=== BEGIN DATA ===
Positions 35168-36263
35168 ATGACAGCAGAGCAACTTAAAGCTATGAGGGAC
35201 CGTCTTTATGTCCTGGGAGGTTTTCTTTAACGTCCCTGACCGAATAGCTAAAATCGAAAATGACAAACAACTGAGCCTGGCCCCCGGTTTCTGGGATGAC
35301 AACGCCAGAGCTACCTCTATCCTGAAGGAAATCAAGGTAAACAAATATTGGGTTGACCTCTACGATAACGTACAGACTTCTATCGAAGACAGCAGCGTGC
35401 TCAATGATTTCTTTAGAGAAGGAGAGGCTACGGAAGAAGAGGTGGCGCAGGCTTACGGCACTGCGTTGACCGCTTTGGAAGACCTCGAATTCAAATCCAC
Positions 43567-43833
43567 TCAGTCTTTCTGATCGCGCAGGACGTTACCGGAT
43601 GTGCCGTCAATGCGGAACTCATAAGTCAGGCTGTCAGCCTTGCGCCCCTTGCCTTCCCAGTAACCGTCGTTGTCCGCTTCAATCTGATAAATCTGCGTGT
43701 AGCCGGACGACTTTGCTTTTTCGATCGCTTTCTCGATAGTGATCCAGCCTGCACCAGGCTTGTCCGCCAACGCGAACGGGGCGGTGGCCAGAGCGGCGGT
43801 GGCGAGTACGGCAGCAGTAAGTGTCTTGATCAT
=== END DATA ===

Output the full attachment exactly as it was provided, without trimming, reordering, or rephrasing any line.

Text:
Positions 35168-36263
35168 ATGACAGCAGAGCAACTTAAAGCTATGAGGGAC
35201 CGTCTTTATGTCCTGGGAGGTTTTCTTTAACGTCCCTGACCGAATAGCTAAAATCGAAAATGACAAACAACTGAGCCTGGCCCCCGGTTTCTGGGATGAC
35301 AACGCCAGAGCTACCTCTATCCTGAAGGAAATCAAGGTAAACAAATATTGGGTTGACCTCTACGATAACGTACAGACTTCTATCGAAGACAGCAGCGTGC
35401 TCAATGATTTCTTTAGAGAAGGAGAGGCTACGGAAGAAGAGGTGGCGCAGGCTTACGGCACTGCGTTGACCGCTTTGGAAGACCTCGAATTCAAATCCAC
Positions 43567-43833
43567 TCAGTCTTTCTGATCGCGCAGGACGTTACCGGAT
43601 GTGCCGTCAATGCGGAACTCATAAGTCAGGCTGTCAGCCTTGCGCCCCTTGCCTTCCCAGTAACCGTCGTTGTCCGCTTCAATCTGATAAATCTGCGTGT
43701 AGCCGGACGACTTTGCTTTTTCGATCGCTTTCTCGATAGTGATCCAGCCTGCACCAGGCTTGTCCGCCAACGCGAACGGGGCGGTGGCCAGAGCGGCGGT
43801 GGCGAGTACGGCAGCAGTAAGTGTCTTGATCAT